Why Badminton?

The Library’s Main Reading Room has two reading alcoves, and the one near the front gets most attention from our visitors. As they browse through, it’s not uncommon for some of the items shelved there to receive a chuckle.

Badminton Magazine. Many guests to NSLM find this title a little confusing.

What’s Badminton Magazine, you may ask? And does NSLM really have two decades of periodicals on rackets and shuttlecocks? To get at the answer, we have to look back a good long way into history.

Portrait of Henry Somerset, 5th Duke of Beaufort (1744-1803). Accessed via Wikimedia Commons. The Fifth Duke of Beaufort founded The Duke of Beaufort’s Hunt.

The history of Badminton Magazine truly starts in 1762, when exhausted after a fruitless day of hunting deer, Henry Somerset, the Fifth Duke of Beaufort decided to try hunting fox for a change. The hunting must have gone much better, for the Duke continued on hunting, establishing the Duke of Beaufort’s Hunt, one of the oldest fox hunts in the world. The Dukes of Beaufort have continued to hunt fox with the pack every since, each Duke typically serving as the Master in his turn. Over the years, the family has become one of the truly great sporting families in British history.

“Over an Obstacle By Himself,” by G. D. Giles. Illustration from The Badminton Library: Riding (1891). National Sporting Library & Museum.

Between 1885 and 1902, Longmans, Green & Company produced a series of encyclopedic books covering the whole spectrum of British sports and pastimes. The series was the brainchild of Henry Somerset, the Eight Duke of Beaufort. Wishing to equip neophytes with the basics on sporting topics the Duke served as the initial overseeing editor for a series that would ultimately swell to include 30 volumes on horse racing, hunting, fishing, polo, falconry, golf, cricket, punting, and even dancing. The book series was titled The Badminton Library.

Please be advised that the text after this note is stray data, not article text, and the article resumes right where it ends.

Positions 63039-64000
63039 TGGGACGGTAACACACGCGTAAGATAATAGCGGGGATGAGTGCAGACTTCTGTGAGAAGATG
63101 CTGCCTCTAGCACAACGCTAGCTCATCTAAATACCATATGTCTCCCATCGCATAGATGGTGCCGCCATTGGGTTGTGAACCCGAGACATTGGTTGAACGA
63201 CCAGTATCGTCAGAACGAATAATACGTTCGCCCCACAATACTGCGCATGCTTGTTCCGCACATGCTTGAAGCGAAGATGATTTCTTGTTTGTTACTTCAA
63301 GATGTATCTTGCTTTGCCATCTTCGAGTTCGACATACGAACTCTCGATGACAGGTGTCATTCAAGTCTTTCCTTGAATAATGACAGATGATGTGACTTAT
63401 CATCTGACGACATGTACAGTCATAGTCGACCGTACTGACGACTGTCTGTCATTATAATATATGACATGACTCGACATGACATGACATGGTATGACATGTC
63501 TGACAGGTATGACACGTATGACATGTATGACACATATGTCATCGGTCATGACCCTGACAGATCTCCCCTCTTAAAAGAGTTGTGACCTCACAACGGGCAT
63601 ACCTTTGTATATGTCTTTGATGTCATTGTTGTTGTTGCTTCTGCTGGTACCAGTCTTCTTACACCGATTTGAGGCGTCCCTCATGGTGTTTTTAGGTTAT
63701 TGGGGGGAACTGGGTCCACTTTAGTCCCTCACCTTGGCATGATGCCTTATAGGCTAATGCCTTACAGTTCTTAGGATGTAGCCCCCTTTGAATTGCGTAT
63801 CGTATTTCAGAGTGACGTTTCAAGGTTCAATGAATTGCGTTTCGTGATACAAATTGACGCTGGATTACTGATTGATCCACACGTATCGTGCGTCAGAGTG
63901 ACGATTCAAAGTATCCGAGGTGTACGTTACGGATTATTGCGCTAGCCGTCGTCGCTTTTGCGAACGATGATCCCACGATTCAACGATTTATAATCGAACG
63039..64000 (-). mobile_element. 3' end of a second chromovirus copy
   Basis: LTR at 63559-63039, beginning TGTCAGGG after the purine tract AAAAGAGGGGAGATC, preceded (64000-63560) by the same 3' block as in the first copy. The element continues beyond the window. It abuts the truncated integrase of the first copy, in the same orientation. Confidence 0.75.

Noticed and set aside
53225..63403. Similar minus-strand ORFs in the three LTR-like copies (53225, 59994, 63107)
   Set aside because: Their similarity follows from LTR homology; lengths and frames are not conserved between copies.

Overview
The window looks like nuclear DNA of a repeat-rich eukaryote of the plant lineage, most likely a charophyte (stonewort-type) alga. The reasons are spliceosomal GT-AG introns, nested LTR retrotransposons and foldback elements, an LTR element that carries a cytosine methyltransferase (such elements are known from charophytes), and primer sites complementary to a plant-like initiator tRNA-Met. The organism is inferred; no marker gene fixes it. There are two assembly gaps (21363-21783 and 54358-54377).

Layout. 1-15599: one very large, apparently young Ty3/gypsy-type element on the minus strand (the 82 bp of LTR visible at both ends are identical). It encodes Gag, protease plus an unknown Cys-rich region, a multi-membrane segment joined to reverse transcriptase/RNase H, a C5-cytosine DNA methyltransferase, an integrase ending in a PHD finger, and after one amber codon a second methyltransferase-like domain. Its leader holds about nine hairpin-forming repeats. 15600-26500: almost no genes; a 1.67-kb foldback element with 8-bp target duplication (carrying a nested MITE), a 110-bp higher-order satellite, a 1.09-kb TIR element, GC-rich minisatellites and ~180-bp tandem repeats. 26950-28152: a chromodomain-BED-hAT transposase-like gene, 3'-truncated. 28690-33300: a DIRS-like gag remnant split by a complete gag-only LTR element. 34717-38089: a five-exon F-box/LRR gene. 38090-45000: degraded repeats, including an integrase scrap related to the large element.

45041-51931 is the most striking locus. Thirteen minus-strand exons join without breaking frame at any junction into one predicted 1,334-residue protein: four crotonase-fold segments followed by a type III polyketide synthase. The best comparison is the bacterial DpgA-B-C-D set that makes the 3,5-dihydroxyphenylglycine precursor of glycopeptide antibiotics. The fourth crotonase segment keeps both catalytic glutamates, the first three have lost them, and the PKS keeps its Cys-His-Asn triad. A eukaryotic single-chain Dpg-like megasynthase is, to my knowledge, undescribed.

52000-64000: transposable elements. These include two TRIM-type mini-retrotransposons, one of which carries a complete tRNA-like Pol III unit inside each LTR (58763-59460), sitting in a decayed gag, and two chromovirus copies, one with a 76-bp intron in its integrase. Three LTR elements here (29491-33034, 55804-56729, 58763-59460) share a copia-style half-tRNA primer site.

The Badminton Library continued to add volumes after the death of the Eighth Duke of Beaufort in 1899, adding a total of 30 volumes by 1920.

The success of The Badminton Library became evident to the publishers early, and by 1885 the Badminton Magazine of Sport and Pastimes had been established. It ran from 1895 to 1923, and covered the same wide variety of sports in The Badminton Library: shooting, foxhunting, fishing, and falconry are blended with yachting, sprinting, and golf. And that’s why we have Badminton Magazine in the Library.

A page from a 1902 issue of Badminton Magazine with photographs of foxhunting, sprinting, and yachting in a variety of British localities.

Why the name Badminton? It only seemed natural. The Somerset family has resided at Badminton House since 1612, and it has since served as the principal seat of the Dukes of Beaufort. For unclear reasons, the mansion has also given its name to the sport of badminton. The house’s oral legends claim that the Eight Duke of Beaufort’s children invented the game during a long, dreary winter in 1863. Ostensibly, it was a safe game to play indoors without fear of damaging the equestrian paintings by John Wooton in the hall.

“Badminton House,” from the Preface to The Badminton Library: Riding (1890). National Sporting Library & Museum.

Historians indicate that badminton was likely played earlier in India before being brought back to England by the military in the 1870s. But Badminton House’s name stuck to the sport as it developed and established itself in the 1880s and beyond.

Wedding Photography by Spiering Photography

John Connolly has served as the George L. Ohrstrom, Jr. Head Librarian at the National Sporting Library & Museum (NSLM) since early 2014. He is responsible for the care of the Library collections, including books, magazines, photographs, diaries, letters, and much more. The NSLM collections span over 350 years of the history of equestrian sport, as well as fly fishing, wing shooting, and other field sports. Have a question? Contact John by e-mail


Leave a Comment

  1. What a great article.
    I knew about the 3 day, and of course the Duke’s great pack of hounds. But, I had no idea about the books.

    I know what I’m going to check out the next time I’m there! And, dancing? Who knew?

    Thanks for an interesting article.


  2. How grand to have such a complete set! I bet the chromo-lithos are spectacular. Any illustrations of riding side saddle?

    Thank you for the interesting article!


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